What is underemphasised is that engaging in warfare involves the massacre of the innocent. The war on terror has killed a lot of people who had done nothing to harm the interests of Australia or the United States. Those who started the invasions that resulted in the massacres have not suffered any penalties. The statistics below come from the Watson Institute, Brown Universityand they provide some data, albeit understated, of the numbers killed over a twenty year period.
Human Cost of Post-9/11 Wars: Direct War Deaths In Major War Zones, Afghanistan & Pakistan (Oct. 2001 – Aug. 2021); Iraq (March2003 – Aug 2021); Syria(Sept. 2014 – May 2021); Yemen (Oct. 2002-Aug. 2021) & Others Post-9/11 War Zones
The number of people killed directly in the violence of the U.S. post-9/11 wars in Afghanistan, Pakistan, Iraq, Syria, Yemen, and elsewhere are estimated here. Several times as many more have been killed as a reverberating effect of the wars — because, for example, of water loss, sewage and other infrastructural issues, and war-related disease. Posted September 1, 2021.
U.S. DoD Civilian
National Military & Police
Other Allied Troops
TOTAL (to nearest 1,000)
This chart tallies reported deaths caused by direct war violence. It does not include indirect deaths, namely those caused by loss of access to food, water, and/or infrastructure, war-related disease, etc. The numbers included here are approximations based on the reporting of several original data sources. Not all original data sources are updated through mid-August 2021; dates are noted in the footnotes. The allocation of deaths into categories is often disputed because actors disagree on whether a person killed was a combatant or non-combatant. Sources tend to be conservative, only counting deaths which researchers have verified through two or more independent sources. As noted below, there are not consistent reports or estimates for most of the deaths in the smaller war zones in the Other category.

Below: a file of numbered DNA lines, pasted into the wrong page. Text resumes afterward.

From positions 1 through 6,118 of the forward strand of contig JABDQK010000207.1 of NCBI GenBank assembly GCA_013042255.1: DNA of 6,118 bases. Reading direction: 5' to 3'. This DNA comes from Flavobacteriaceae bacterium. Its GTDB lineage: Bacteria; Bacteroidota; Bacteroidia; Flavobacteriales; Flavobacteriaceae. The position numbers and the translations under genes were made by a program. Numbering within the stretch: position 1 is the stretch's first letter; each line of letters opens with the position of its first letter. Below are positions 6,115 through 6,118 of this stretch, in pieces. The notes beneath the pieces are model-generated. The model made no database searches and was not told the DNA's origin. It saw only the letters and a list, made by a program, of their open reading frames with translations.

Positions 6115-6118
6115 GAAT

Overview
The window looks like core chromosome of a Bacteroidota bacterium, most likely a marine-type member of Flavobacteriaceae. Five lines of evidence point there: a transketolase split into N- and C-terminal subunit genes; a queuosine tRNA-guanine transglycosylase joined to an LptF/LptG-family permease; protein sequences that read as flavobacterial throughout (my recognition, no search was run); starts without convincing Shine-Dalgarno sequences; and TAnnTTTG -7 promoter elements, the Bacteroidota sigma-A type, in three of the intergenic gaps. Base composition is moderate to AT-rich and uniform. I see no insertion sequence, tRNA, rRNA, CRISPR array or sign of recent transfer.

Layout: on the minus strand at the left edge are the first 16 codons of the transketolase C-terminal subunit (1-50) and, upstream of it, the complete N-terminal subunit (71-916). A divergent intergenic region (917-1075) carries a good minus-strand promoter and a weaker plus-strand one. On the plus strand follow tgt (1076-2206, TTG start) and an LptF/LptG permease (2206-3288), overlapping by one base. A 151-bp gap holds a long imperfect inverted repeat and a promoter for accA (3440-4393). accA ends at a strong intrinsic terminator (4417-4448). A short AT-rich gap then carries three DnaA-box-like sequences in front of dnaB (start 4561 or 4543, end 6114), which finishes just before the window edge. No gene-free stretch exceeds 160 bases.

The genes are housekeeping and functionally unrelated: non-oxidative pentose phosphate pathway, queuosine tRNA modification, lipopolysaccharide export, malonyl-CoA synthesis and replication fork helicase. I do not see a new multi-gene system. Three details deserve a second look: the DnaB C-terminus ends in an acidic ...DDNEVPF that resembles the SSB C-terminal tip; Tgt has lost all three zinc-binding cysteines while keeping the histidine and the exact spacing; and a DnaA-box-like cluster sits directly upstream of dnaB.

Donald J Trump provides another example of a fear mongering leader of a nation. One of his most disruptive tactics was to claim that he did not lose the presidential election. He used the language of fear to try and overturn the election. On 6 January 2021 in Washington in a long ranting speech to his followers, during which members of the crowd shouted, ‘We love you’, he said, inter alia: